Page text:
With each new Liberty Street Economics post, we aim to build familiarity with New York Fed research and policy analysis, and to share the expertise of our staff when it is relevant to the issues of the day. More than sixty economists contribute, and we tap coauthors from other central banks and academia as well, so the topics vary widely, covering the alphabet of “JEL Codes” in the economics literature plus numerous policy themes. Judging from our internet traffic, we have a core group that checks in to read nearly everything. Some posts break out to a wider public, prompted by news articles that cite our findings and even a mention in a presidential candidate’s tweet. Take a look at our top five most-read posts of 2019.


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Posted by Blog Author at 7:00 AM in Credit, Household Finance, Student Loans, Tariffs | Permalink | Comments (1)

November 13, 2019

Just Released: Racial Disparities in Student Loan Outcomes



Just Released: Racial Disparities in Student Loan Outcomes

Total household debt balances increased by $92 billion in the third quarter of 2019, according to the latest Quarterly Report on Household Debt and Credit from the New York Fed’s Center for Microeconomic Data. The balance increase reflected nearly across the board gains in various types of debt, with the largest gains of $31 billion in mortgage balances (0.3 percent) and $20 billion in student loan balances (1.4 percent). The Quarterly Report, and the following analysis, are both based on the New York Fed’s Consumer Credit Panel, which is itself based on anonymized Equifax credit report data. Our report also provides breakouts by age, and by state, demonstrating that patterns of borrowing and repayment are heterogeneous by those factors. But there are many other dimensions across which we see varying credit market outcomes.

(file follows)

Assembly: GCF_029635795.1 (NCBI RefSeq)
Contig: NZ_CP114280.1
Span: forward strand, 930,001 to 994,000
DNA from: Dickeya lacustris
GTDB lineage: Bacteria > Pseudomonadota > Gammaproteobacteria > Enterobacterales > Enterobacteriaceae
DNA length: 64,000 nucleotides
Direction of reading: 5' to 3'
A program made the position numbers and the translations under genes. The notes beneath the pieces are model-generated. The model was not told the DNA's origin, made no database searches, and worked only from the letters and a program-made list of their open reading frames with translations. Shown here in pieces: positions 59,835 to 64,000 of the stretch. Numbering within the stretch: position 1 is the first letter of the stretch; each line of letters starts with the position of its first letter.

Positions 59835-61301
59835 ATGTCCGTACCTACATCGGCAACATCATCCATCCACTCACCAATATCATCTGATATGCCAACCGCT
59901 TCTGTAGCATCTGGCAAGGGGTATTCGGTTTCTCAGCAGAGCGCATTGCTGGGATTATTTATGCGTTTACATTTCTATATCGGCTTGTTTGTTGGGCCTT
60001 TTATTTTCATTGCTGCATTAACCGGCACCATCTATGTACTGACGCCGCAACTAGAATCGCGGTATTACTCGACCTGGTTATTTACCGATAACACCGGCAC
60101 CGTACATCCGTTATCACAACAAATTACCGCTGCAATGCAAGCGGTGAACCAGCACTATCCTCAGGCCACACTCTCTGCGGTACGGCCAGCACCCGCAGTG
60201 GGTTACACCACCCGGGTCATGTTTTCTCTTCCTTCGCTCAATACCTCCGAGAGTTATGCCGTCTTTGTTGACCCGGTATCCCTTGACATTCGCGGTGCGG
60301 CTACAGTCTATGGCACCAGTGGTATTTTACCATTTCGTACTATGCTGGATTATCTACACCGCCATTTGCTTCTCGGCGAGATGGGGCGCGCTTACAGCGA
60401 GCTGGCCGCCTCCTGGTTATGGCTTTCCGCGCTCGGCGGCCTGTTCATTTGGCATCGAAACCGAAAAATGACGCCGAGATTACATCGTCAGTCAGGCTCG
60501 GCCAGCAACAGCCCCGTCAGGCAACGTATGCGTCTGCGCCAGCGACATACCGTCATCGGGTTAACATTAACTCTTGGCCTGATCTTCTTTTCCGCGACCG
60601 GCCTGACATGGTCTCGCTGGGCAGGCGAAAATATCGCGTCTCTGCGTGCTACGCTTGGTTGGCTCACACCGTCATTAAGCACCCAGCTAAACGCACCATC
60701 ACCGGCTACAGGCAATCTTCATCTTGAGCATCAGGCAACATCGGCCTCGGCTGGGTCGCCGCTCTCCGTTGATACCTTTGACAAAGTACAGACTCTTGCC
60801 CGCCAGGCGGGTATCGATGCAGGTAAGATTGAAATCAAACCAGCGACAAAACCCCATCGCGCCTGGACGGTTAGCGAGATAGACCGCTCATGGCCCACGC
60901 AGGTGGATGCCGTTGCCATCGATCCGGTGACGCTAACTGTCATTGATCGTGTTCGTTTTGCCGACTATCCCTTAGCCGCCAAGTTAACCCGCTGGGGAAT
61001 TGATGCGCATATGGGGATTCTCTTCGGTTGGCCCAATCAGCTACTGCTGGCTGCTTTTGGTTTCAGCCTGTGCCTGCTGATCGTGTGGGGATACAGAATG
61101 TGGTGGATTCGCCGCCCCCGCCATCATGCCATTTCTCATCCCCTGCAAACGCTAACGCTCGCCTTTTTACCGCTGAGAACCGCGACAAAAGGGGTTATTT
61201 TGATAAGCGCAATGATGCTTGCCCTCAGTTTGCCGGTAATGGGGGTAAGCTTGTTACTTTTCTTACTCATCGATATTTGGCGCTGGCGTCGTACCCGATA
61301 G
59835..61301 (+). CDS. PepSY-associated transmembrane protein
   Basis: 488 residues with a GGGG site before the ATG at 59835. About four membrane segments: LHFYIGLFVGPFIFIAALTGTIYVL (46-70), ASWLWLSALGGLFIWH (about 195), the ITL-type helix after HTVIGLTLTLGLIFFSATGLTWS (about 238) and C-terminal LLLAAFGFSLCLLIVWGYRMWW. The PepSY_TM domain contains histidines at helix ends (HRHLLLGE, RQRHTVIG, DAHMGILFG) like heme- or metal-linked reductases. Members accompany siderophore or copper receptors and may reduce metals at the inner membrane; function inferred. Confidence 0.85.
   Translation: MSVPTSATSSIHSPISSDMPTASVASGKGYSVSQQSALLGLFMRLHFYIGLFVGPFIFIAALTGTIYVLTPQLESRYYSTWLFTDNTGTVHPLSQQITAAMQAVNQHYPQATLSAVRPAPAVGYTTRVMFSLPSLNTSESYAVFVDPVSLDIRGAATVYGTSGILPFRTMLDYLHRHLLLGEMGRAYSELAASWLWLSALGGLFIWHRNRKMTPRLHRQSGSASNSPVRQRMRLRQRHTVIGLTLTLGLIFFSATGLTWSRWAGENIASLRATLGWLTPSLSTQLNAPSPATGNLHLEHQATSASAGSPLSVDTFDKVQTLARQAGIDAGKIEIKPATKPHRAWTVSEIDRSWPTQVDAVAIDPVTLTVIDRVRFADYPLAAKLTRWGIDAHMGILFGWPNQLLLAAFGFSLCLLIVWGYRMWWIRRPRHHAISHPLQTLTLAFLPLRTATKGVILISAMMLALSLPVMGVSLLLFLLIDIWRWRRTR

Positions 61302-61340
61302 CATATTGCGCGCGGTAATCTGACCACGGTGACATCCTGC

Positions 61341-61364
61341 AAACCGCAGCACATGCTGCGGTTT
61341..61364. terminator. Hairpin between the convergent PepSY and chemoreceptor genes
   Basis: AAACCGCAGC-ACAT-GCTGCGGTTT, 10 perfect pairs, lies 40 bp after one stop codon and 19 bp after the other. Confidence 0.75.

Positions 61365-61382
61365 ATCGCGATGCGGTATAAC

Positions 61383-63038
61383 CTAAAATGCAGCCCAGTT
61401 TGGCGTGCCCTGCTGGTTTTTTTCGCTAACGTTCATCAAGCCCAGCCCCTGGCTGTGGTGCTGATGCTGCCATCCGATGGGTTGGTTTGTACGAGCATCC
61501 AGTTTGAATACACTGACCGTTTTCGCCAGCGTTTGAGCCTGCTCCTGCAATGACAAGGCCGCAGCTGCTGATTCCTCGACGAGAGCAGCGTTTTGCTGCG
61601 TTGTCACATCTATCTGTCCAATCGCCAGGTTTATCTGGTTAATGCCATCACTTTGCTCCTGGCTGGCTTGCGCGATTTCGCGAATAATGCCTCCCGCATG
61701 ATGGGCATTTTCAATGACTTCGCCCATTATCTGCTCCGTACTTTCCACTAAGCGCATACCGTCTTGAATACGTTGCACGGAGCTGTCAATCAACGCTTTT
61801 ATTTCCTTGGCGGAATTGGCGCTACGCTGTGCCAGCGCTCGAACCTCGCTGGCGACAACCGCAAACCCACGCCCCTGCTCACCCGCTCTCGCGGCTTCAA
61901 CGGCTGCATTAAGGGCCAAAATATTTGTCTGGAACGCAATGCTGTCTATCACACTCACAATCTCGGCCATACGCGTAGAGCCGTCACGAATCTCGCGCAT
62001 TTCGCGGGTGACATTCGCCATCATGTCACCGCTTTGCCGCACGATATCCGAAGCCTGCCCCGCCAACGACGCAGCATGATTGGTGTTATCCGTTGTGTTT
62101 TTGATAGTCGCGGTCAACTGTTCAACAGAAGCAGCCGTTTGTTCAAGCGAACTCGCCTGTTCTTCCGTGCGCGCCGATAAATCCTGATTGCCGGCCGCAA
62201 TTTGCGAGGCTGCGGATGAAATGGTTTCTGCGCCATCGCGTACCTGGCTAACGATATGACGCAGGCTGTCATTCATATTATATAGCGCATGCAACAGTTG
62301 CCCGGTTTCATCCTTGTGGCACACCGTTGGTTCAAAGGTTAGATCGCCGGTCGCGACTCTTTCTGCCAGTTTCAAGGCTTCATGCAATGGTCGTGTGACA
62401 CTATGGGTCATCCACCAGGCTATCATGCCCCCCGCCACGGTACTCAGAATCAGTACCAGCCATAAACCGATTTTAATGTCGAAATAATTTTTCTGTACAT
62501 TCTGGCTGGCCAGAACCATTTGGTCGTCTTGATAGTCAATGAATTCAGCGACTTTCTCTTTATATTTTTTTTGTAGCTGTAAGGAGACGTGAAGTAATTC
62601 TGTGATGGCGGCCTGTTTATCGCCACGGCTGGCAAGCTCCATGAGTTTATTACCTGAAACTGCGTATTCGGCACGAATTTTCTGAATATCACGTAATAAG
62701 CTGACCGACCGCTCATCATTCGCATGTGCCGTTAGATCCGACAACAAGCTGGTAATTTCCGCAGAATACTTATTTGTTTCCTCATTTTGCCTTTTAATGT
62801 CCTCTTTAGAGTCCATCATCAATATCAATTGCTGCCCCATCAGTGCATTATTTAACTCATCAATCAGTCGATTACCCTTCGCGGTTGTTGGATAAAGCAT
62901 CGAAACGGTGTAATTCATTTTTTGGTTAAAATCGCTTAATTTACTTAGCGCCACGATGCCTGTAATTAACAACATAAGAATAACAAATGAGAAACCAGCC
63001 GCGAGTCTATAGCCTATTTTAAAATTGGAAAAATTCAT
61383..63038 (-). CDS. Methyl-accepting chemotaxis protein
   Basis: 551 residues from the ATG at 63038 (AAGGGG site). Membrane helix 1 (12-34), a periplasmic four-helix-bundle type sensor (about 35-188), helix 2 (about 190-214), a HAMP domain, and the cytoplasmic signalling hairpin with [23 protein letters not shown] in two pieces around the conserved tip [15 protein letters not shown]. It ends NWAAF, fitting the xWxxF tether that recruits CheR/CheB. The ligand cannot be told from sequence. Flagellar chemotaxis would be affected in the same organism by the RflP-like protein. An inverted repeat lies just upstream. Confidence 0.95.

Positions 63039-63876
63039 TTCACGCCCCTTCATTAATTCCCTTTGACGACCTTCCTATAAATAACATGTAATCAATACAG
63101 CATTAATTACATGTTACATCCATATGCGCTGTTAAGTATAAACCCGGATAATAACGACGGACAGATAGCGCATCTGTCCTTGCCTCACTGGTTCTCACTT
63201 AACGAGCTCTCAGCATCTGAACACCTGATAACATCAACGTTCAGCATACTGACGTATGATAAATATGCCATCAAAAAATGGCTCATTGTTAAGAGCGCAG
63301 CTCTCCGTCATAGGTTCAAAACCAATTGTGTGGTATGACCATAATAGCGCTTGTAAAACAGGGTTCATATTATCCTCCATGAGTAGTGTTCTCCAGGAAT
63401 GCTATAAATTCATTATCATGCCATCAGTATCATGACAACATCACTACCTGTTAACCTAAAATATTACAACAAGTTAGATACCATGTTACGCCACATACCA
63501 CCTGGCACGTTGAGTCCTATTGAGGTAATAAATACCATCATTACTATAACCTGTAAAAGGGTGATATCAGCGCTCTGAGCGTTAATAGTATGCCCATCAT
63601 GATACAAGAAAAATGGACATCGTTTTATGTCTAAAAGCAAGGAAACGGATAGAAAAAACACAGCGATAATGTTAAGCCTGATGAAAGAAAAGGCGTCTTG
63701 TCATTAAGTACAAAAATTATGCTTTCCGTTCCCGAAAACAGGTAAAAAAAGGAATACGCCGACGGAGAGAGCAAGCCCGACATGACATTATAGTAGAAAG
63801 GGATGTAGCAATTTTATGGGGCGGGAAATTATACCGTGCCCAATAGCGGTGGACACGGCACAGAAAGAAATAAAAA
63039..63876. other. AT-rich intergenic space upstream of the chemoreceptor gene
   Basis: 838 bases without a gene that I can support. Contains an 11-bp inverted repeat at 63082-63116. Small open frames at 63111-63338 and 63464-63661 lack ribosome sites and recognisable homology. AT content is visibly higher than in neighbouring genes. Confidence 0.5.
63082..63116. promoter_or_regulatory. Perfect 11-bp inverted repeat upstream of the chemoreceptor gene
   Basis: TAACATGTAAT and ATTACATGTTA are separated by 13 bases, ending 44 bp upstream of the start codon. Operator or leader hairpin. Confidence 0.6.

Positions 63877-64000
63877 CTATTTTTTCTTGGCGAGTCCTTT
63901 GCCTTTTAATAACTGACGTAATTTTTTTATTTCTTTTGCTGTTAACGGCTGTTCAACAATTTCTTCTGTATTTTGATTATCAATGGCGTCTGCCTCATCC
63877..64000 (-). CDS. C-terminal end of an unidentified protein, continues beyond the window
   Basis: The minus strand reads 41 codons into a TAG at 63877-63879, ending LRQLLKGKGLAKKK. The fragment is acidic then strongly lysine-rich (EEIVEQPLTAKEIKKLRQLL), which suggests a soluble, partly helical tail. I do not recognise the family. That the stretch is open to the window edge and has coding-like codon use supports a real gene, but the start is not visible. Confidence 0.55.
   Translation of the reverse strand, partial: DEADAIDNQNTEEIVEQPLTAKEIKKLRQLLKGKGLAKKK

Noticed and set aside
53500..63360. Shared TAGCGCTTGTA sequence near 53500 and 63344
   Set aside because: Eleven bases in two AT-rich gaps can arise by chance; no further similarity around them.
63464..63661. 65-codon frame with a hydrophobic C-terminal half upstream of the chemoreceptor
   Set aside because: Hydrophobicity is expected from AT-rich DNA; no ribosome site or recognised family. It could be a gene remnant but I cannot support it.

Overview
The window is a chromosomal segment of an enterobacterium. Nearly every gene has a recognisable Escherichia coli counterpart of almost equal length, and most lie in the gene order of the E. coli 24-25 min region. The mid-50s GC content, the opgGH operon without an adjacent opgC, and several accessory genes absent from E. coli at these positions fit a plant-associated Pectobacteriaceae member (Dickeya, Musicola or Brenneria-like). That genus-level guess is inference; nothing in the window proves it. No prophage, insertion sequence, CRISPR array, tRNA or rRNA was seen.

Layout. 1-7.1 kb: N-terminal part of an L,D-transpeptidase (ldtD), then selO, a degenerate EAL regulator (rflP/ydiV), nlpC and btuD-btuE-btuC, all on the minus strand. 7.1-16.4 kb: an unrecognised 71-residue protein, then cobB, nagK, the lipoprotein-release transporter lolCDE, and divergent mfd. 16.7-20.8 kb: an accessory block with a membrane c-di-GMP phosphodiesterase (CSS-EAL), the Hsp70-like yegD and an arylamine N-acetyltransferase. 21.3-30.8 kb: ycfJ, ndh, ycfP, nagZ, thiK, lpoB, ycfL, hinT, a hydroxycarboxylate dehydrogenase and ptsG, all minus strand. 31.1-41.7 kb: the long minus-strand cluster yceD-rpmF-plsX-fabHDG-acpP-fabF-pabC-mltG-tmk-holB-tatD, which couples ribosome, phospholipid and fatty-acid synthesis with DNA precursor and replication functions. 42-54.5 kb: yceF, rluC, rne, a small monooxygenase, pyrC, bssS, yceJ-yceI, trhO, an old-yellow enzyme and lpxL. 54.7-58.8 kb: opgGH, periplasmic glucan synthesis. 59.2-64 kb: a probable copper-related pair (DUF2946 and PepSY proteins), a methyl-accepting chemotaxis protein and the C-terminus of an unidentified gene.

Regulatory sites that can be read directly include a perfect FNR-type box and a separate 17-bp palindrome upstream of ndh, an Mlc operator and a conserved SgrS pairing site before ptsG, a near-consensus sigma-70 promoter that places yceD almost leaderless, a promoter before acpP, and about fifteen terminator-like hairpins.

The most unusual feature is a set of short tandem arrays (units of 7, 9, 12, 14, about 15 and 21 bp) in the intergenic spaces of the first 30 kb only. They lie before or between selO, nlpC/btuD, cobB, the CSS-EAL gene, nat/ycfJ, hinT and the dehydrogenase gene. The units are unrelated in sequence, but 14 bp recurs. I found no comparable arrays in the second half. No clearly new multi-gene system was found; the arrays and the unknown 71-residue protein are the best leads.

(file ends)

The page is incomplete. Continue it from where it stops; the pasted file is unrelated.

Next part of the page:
Continue reading "Just Released: Racial Disparities in Student Loan Outcomes" »

Posted by Blog Author at 11:00 AM in Household Finance, Student Loans | Permalink | Comments (6)

October 17, 2019

Just Released: Introducing the SCE Public Policy Survey



Just Released: Introducing the SCE Public Policy Survey